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Vol 21 No 11 Nov/Dec 2016

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Church and State

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ISBN13: 9780813333069
ISBN: 0813333067
Published: April 1999
Publisher: The Perseus Books Group
Format: Paperback
Price: Out of print



Calls for a return to the principled approach to religious rights, evident both in the American founding era and in the modern human rights movement.. This volume offers a novel reading of the American constitutional experiment in religious liberty. The First Amendment, John Witte argues, is a synthesis of both the theological convictions and the political calculations of the eighteenth-century American founders. The founders incorporated six interdependent principles into the First Amendmentliberty of conscience, freedom of exercise, equality of faiths, plurality of confessions, disestablishment of religion, and separation of church and state. Both the nuance and the balance of these six principles have often been lost on current interpreters of the First Amendment. Religion and the American Constitutional Experiment urges a return to the principled approach to religious rights, evident both in the American founding era and in the modern international human rights movement. Witte uses these principles to analyze the free exercise and establishment case law of the last two centuries.;He then illustrates the virtues of his principled approach through analysis of the thorny contests over tax exemptions for religions, the role of religion in the public school, among others. }This volume offers a novel reading of the American constitutional experiment in religious liberty. The First Amendment, John Witte argues, is a synthesis of both the theological convictions and the political calculations of the eighteenth-century American founders. The founders incorporated six interdependent principles into the First Amendmentliberty of conscience, freedom of exercise, equality of faiths, plurality of confessions, disestablishment of religion, and separation of church and state. Both the nuance and the balance of these six principles have often been lost on current interpreters of the First Amendment. Particularly the Supreme Court has tended to reduce the First Amendment to mechanical tests and metaphorical formulae that often replace, rather than guide, its analysis and application of these principles. First Amendment doctrine today has thus become notoriously confused, casuistic, and self-contradictory.;Religion and the American Constitutional Experiment urges a return to the principled approach to religious rights, evident both in the American founding era and in the modern international human rights movement. Witte uses these principles to analyze the free exercise and establishment case law of the last two centuries. He then illustrates the virtues of his principled approach through analysis of the thorny contests over tax exemptions for religions, the role of religion in the public school, among others.This lucid and engaging volume serves both as a provocative primer for students and a pristine restatement for specialists in law, religion, history, politics, and American studies. Through a fresh reading of the sources and cases, and through the discovery and introduction of several new materials, the author reclaims the essential value, vigor, and vitality of our most cherished religious rights and liberties. }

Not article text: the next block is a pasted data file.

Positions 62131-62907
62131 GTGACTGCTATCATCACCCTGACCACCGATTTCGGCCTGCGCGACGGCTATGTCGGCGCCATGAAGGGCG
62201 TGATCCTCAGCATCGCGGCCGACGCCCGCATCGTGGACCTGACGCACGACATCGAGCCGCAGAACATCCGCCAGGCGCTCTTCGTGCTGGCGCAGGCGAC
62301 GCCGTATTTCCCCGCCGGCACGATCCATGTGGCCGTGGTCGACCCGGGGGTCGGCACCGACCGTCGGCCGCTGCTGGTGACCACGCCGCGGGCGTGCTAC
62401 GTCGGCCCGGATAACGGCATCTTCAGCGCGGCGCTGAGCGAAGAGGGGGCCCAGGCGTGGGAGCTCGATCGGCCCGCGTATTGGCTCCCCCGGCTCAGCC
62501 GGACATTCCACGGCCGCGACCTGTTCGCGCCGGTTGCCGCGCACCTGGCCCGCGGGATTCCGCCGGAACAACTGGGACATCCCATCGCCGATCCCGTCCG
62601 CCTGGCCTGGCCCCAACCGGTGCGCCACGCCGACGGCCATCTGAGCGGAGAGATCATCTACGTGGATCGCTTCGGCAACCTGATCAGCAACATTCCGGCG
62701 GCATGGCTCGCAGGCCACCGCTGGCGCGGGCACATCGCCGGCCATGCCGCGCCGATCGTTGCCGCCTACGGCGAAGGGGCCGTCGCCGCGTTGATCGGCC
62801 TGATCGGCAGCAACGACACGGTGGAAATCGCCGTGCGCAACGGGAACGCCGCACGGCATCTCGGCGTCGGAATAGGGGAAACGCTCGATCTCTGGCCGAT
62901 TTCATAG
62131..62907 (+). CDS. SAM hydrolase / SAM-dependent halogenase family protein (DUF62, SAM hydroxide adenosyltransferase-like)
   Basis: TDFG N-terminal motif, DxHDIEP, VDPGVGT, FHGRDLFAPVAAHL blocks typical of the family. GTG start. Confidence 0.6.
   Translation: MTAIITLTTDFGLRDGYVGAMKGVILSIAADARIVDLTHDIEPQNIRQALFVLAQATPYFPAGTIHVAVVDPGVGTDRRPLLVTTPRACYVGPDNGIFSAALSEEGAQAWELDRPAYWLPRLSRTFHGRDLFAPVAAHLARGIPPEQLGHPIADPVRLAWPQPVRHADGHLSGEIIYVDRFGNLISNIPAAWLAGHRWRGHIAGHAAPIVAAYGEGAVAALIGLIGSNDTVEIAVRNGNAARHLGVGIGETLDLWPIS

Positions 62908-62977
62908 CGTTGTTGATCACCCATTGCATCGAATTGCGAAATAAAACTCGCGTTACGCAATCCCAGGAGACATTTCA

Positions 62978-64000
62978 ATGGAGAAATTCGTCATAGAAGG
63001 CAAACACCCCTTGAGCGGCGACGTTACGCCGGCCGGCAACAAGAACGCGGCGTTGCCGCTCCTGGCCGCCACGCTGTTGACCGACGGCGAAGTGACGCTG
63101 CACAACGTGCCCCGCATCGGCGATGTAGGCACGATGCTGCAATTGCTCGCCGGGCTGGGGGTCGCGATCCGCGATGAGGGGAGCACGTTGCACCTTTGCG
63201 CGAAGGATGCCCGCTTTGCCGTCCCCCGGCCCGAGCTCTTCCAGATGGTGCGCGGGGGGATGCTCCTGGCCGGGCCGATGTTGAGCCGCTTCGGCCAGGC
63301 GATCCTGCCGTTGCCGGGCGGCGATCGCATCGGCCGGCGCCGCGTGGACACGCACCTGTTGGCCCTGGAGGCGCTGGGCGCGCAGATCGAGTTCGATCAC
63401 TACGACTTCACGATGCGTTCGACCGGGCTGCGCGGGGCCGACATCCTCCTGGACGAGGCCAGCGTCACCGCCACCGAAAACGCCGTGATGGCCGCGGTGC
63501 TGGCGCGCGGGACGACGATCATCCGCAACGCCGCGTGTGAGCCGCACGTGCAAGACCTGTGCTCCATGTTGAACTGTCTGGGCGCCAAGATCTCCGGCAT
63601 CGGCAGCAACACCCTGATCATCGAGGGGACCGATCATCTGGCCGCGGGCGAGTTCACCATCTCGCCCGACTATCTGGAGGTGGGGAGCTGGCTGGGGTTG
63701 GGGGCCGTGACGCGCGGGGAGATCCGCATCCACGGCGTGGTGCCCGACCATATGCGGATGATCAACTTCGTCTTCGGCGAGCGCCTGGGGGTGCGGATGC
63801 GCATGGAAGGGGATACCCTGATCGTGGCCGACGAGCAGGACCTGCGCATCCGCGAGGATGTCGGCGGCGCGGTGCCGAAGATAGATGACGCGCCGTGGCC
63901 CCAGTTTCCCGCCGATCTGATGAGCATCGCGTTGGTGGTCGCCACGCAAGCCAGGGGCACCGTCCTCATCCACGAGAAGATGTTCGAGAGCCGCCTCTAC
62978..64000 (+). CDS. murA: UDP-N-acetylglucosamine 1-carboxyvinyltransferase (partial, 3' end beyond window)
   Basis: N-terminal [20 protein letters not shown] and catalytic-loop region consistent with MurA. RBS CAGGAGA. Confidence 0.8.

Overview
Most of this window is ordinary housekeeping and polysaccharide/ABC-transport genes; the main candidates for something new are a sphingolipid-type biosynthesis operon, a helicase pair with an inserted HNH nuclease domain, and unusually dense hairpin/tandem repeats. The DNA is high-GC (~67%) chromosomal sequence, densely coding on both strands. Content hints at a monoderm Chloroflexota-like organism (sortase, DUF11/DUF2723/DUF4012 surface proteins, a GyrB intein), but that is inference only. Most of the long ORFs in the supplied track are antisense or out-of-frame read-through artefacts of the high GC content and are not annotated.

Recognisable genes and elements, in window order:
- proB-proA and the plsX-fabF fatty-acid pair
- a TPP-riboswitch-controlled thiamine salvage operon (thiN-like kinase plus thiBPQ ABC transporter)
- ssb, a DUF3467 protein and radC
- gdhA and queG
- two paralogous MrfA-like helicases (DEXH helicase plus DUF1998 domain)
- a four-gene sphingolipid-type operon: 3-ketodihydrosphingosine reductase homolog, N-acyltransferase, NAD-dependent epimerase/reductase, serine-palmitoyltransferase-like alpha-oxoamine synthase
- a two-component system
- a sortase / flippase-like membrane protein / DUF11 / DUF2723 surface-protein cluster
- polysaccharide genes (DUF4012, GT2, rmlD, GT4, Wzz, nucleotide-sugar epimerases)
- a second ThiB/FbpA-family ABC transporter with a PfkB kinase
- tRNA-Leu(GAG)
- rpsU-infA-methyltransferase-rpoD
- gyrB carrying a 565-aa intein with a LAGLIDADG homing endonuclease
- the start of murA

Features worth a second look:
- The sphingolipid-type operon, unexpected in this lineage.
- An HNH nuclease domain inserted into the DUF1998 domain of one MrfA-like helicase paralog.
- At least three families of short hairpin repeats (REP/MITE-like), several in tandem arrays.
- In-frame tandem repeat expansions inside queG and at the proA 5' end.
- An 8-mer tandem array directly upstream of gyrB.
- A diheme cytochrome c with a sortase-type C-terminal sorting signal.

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Contents:
The American Experiment in Historical Context; The Theology and Politics of the Religion Clauses; The Essential Rights and Liberties of Religion; Forging the First Amendment Religion Clauses; Religion and the States Before 1947; Religion and the Supreme Court, 1815-1947; Modern Free Exercise Law; Modern Disestablishment Law; Religious Liberty Doctrine in Miniature; Toward an Integration of Religious Liberty; Concluding Reflections